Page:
CHICAGO — It’s easy to look at the stats and quickly tell why the Chicago Cubs are off to a fast start to this shortened Major League Baseball season. Their 9-2 record — after a nail-biting 5-4 win over the Kansas City Royals on Tuesday — can be chalked up to the best starting rotation (1.95 ERA) in baseball, the third-best OPS (.792) at the plate and an exponentially improved-looking defense. But that wouldn’t be telling the full story of the 9-2 Cubs — certainly not in the age of COVID-19.
In a results-oriented business, the Cubs’ test results for the virus — knock on wood — have come back as clean as their play on the field. Perhaps it’s strictly good fortune, but the team can be proud that it hasn’t had a positive test for the coronavirus since intake testing took place before day one of summer camp. No other team in baseball can say the same.
“It proves we’re doing things right, but the last thing you want is to relax and get too comfortable,” center fielder and team player rep Ian Happ said. “It’s very important to continue on the path that we have. The one thing we keep saying is you have to treat everyone like they have it. You have to treat every single person that you come in contact with [like] they have it. That’s going to keep everyone safe.”
And keeping everyone safe is going to lead to the playoffs, right? Maybe that’s going too far, but there is a line to be drawn from adherence of protocols to at least some success on the diamond. The Cubs believe it.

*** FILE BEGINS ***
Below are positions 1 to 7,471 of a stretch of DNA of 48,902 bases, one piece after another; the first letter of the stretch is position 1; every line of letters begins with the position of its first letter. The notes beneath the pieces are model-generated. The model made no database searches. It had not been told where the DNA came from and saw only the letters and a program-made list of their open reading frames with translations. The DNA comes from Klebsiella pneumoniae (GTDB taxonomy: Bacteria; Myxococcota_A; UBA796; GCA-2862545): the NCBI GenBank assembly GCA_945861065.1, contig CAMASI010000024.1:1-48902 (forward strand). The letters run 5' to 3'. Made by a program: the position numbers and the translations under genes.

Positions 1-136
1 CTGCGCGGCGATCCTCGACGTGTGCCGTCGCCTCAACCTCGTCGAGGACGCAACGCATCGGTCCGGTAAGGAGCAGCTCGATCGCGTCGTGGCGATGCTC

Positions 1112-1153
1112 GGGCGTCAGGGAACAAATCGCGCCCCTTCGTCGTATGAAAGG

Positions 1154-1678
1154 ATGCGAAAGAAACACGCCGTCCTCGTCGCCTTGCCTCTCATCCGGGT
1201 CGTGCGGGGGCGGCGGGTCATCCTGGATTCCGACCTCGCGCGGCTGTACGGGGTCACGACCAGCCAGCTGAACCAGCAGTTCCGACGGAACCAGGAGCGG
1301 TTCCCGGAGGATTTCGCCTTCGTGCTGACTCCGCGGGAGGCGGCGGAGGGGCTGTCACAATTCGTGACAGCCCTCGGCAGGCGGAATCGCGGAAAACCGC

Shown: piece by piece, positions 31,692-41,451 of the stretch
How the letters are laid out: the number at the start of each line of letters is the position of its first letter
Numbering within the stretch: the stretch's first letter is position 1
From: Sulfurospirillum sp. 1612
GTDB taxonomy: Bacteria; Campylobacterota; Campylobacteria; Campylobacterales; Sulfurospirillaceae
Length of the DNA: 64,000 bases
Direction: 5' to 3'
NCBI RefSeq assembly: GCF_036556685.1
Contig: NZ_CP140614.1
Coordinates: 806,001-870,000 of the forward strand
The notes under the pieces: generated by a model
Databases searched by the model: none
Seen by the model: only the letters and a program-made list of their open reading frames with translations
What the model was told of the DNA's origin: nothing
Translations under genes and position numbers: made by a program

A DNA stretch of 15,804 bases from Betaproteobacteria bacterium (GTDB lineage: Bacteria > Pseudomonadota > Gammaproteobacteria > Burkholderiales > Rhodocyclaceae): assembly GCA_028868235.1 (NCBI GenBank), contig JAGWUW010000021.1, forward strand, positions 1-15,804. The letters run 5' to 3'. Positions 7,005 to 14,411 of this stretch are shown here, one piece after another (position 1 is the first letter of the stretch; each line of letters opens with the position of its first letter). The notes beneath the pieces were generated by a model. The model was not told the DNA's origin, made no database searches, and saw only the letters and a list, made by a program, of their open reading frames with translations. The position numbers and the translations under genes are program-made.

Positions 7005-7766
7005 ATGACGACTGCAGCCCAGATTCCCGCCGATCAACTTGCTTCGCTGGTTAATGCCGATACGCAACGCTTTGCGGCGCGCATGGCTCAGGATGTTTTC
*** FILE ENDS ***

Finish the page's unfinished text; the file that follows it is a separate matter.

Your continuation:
“I think it does [have an effect] because if you have a professional attitude toward [the coronavirus], I think it carries over to what you do at the field,” Jason Kipnis, who homered Tuesday, said.
In the middle of a wild, pandemic season, something has seemingly awoken on the North Side of Chicago, where the Cubs reside. It feels, smells and looks like a return to their winning culture. They had it once before, not too far in the distant past, when former manager Joe Maddon took over a team of young but talented players who eventually reached the pinnacle of baseball. But the Cubs’ 2016 World Series title seems like ages ago, as they began a slow decline that culminated in their missing the postseason in 2019 for the first time in five years.
“I think we’ve had more talent than the results would indicate the last couple years,” team president Theo Epstein said before Tuesday’s win. “That’s why there have been different attempts to change the environment.”
Baseball is back! You can watch 2020’s 60-game sprint all season on ESPN.
Tuesday, Aug. 4
• Pirates at Twins, 2 p.m.
• Mets at Nationals, 7 p.m.
• Angels at Mariners, 10 p.m.
Sunday, Aug. 9
• Cubs at Cardinals
On ESPN and the ESPN App; all times ET.
Don’t have ESPN? Get instant access.
The Cubs finally changed it in the biggest way possible, saying goodbye to Maddon and hello to one of their own from that 2016 team. Enter former Cubs catcher David Ross and the birth of a new culture — or perhaps the rebirth of a winning one.
“The guy creates energy all by himself,” Epstein said.